Agronomic Hub and Spoke Demonstration Project


George Cummins, Crops Field Specialist, Northeast

Problem

ISU has been conducting applied agronomic research across the state for many years. Current extension recommendations have been developed from these research findings. Many of our clients are unaware of the research farm network and the research findings and/or are not convinced that recommendations based on small plot research are appropriate for their specific farming operations.
 
Programmatic Response

As an Extension adoption/ diffusion strategy, the Hub and Spoke model was  introduced in NE Iowa in 2000 as part of a state-funded water quality project.  Agronomic demonstrations began in 2003.  From its inception the goals of this effort have been:
1.  To increase awareness of and interest in the research work conducted at NERF and other ISU research farms.
2.  To confirm research findings on-farm using cooperators farming systems.
3.  To introduce cooperators to the various tools used to make crop production and nutrient management decisions.
4.  To demonstrate the economic advantage and potential environmental impact of various crop production and nutrient management practices.
 
Research projects are conducted at the NE Research Farm (the Hub) and similar replicated trials are established with on-farm cooperators (the Spokes) across the area. The Extension Crop Specialists have been involved in identifying cooperators; helping organize and establish the replicated studies ; assisting with agronomic/ economic data collection; and analyzing, summarizing and disseminating the plot results. The number of demonstrations, cooperators and counties served has increased over time. In 2005, 22 demonstrations were conducted by 14 cooperators in 9 counties.  The demonstrations compare the productivity and profitability of various products and practices. In most cases the demonstrations are replicated and randomized so that the results can be statistically analyzed. The specific issues to be compared are identified by the cooperator. 2005 topics included: Soybeans W/WO seed treatment; Specialty soybean variety comparison; Soybean variety  X response to aphid treatment comparison; Soybean response to aphid treatment; Soybean foliar fungicide treatment and timing of treatment;  Corn fungicide treatment timing; Compare 2 CRW varieties with different Bt events; N rate following fall and spring applied manure; and deep-banding compost in a corn/ soybean rotation. Demonstration data is summarized and published in a Hub and Spokes booklet which also includes related research results from the ISU Research Farms at Nashua and Kanawha. This information is widely shared as the booklet, in crop newsletters and media pieces and to add local experience to educational programs conducted by the Crop Specialists involved.
 
Impact
 
a.  All cooperators indicated an interest in continuing; stressed the need for multi-year data and identified additional topics for future Hub and Spoke Research Projects. This has been a very beneficial learning experience. I appreciate being part of it.
b.  On-farm results (Spokes) were generally consistent with research farm results (Hub). I am more confident that recommendations based on small plot research are appropriate for my farming operation.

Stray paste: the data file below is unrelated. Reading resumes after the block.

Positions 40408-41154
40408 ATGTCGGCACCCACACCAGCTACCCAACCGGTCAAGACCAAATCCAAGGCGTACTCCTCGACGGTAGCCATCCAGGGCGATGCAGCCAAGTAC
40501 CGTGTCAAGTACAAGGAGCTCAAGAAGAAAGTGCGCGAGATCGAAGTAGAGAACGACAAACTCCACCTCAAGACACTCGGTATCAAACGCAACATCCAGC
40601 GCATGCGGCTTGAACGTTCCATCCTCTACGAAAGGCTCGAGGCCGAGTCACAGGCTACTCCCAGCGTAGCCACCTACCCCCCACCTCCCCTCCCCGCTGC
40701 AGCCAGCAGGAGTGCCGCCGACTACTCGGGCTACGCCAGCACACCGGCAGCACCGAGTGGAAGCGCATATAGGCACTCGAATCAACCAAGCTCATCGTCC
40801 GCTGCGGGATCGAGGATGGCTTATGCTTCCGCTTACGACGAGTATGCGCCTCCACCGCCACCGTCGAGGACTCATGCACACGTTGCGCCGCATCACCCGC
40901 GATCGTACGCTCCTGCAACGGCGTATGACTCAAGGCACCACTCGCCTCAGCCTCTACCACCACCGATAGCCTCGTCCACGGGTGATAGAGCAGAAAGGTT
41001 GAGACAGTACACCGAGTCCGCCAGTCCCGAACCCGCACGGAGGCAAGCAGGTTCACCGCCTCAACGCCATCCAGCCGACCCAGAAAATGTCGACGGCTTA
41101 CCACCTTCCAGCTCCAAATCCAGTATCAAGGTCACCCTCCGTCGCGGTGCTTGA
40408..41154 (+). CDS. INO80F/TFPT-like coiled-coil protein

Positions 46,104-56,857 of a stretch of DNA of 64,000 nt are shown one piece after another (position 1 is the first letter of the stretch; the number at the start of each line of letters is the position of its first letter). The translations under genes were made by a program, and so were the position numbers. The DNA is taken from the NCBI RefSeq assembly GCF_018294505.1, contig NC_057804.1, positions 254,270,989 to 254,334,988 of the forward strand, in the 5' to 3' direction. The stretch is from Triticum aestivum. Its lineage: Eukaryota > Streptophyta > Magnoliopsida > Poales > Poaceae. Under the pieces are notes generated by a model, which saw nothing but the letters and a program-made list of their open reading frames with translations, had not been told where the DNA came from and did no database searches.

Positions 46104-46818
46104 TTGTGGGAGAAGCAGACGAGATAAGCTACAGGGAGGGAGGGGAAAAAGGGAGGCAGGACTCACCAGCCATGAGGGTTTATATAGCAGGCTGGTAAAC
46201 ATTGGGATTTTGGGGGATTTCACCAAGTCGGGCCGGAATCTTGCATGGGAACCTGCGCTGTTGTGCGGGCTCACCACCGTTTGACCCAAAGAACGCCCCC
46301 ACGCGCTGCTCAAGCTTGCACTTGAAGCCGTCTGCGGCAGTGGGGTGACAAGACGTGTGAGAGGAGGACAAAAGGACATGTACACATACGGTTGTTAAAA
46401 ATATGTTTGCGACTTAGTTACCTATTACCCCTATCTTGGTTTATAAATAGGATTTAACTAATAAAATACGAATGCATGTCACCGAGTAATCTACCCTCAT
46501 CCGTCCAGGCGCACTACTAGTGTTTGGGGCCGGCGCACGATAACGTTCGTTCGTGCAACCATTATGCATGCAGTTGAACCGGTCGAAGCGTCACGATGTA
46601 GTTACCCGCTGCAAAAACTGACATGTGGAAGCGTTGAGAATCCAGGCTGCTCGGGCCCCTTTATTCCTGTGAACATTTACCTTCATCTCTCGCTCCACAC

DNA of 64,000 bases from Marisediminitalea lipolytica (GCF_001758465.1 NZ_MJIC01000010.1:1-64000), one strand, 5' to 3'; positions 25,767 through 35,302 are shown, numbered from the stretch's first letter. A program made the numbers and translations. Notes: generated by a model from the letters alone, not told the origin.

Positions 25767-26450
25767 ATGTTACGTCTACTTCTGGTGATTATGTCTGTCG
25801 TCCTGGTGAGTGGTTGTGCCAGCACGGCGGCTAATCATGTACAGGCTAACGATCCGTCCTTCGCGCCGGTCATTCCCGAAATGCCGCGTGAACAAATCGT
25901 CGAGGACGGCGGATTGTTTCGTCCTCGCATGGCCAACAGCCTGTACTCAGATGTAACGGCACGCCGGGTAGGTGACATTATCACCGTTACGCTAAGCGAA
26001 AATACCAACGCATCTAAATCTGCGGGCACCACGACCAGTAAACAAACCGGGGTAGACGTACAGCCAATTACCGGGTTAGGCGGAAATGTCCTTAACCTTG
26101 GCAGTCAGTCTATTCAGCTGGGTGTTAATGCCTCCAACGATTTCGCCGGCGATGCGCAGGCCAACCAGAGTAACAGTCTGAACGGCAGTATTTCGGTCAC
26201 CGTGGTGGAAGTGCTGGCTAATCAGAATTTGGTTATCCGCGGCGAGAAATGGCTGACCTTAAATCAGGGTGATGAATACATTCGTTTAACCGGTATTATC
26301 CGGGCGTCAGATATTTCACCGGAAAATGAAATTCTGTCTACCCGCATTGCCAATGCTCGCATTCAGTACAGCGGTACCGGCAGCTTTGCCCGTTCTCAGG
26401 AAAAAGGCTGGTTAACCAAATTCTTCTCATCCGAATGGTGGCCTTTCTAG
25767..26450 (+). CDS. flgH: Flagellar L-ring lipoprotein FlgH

c.  The economic analysis of on-farm trials is a welcome addition and helpful in evaluating new technologies and company sales information/claims. The 2005 trials showed limited yield increase and a negative economic response to soybean fungicide/ insecticide ($8-$10/acre) seed treatments; limited yield response that barely covered the cost of soybean fungicide ($2-$2.50/acre) seed treatments; Significant varietal differences in yield and economic response to foliar fungicide and insecticide (aphid mgt.) applications; and significant differences in yield response to timing of foliar fungicide applications to corn and soybeans.   
d.  Last year we set out a manure X N rate study. The LSNT indicated and the final yield data confirmed that the extra $18.90/ acre costs for sidedressed N were unnecessary. This year the sidedressed N cost will be $26.70. My experience as a cooperator will certainly influence my nutrient management decisions.
e.  As a Hub and Spokes cooperator, I have a greater appreciation of the value of      ISU research and on-farm demonstrations. As a Board Member of the NE Iowa Ag Experimental Association, I am more comfortable soliciting financial support for the proposed facilities improvements at the Nashua Research Farm.
f.  I qualified for Tier III in the Conservation Security Program ($45,000/ year for 10 years) because I adopted many of the practices introduced as a cooperator with ISU on-farm demonstrations.
g.  Premiums offered for identity-preserved soybean varieties with special properties attract interest. When one compares the yield of these specialty varieties with popular commercial varieties and include the extra storage and handling requirements, there is no value-added advantage to me, the producer. I use the information from the local variety trials to critically evaluate production contract proposals.


May 4, 2006
103 - Nutrient Management and 142 - Integrated Crop and Pest Management

Page last updated: July 8, 2006
Page maintained by Linda Schultz, lschultz@iastate.edu